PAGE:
en
Scientific article
Review
Open access
English

The corpus callosum : white matter or terra incognita

Published inThe British journal of radiology, vol. 84, no. 997, p. 5-18
Publication date2011-01
First online date2011-01-01
Abstract

The corpus callosum is the largest white matter structure in the brain, consisting of 200-250 million contralateral axonal projections and the major commissural pathway connecting the hemispheres of the human brain. The pathology of the corpus callosum includes a wide variety of entities that arise from different causes such as congenital, inflammatory, tumoural, degenerative, infectious, metabolic, traumatic, vascular and toxic agents. The corpus callosum, or a specific part of it, can be affected selectively. Numerous pathologies of the corpus callosum are encountered during CT and MRI. The aim of this study is to facilitate a better understanding and thus treatment of the pathological entities of the corpus callosum by categorising them according to their causes and their manifestations in MR and CT imaging. Familiarity with its anatomy and pathology is important to the radiologist in order to recognise its disease at an early stage and help the clinician establish the optimal therapeutic approach.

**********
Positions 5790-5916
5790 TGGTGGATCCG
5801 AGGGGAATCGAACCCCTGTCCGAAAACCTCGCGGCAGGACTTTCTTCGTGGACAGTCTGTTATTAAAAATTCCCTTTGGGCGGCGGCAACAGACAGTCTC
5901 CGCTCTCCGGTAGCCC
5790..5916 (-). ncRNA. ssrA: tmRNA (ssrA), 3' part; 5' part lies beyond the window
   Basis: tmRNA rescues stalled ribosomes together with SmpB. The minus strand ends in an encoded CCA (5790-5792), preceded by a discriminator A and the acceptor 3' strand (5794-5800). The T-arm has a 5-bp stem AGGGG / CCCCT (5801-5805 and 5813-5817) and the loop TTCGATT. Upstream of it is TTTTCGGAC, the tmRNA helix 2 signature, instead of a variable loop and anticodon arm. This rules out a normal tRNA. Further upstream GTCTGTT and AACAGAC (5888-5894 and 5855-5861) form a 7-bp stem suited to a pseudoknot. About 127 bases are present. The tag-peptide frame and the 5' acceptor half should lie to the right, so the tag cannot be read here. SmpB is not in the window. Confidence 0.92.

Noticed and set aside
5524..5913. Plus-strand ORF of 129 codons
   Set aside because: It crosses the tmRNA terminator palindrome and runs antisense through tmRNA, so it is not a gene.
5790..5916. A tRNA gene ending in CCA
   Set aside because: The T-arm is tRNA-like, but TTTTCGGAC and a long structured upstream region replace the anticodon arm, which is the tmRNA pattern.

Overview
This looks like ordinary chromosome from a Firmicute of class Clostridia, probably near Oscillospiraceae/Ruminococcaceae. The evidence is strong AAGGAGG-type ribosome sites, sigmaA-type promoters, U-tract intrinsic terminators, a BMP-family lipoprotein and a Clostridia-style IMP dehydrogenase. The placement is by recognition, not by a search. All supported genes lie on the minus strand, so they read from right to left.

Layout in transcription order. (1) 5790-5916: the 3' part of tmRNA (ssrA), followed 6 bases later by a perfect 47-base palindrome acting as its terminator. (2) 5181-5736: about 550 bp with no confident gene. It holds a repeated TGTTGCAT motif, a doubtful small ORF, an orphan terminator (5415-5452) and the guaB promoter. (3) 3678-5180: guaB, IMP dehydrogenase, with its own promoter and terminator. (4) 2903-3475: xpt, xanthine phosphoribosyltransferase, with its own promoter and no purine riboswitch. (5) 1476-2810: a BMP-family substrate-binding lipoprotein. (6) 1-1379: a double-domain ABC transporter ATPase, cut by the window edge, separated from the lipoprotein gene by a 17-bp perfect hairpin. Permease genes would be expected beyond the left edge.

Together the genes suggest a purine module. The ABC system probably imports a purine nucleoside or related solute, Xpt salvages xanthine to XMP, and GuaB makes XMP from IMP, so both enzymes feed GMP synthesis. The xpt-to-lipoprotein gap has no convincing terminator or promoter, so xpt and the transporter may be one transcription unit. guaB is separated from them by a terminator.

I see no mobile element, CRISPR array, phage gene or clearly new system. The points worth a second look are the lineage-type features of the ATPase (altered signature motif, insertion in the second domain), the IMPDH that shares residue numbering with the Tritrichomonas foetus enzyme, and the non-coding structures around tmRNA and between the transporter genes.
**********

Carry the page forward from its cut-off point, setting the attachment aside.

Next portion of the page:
eng
Keywords
  • Brain Diseases / pathology
  • Corpus Callosum / anatomy & histology
  • Corpus Callosum / pathology
  • Humans
  • Magnetic Resonance Imaging / methods
  • Nerve Tissue / pathology
  • Predictive Value of Tests
  • Tomography, X-Ray Computed / methods
Citation (ISO format)
FITSIORI, Aikaterini et al. The corpus callosum : white matter or terra incognita. In: The British journal of radiology, 2011, vol. 84, n° 997, p. 5–18. doi: 10.1259/bjr/21946513
Main files (1)
Article (Published version)
accessLevelPublic
Identifiers
ISSN of the journal0007-1285
16views
2downloads

Technical informations

Creation01/18/2024 8:38:28 AM
First validation05/27/2024 8:27:11 AM
Update time05/27/2024 8:27:11 AM
Status update05/27/2024 8:27:11 AM
Last indexation05/27/2024 8:27:32 AM
All rights reserved by Archive ouverte UNIGE and the University of GenevaunigeBlack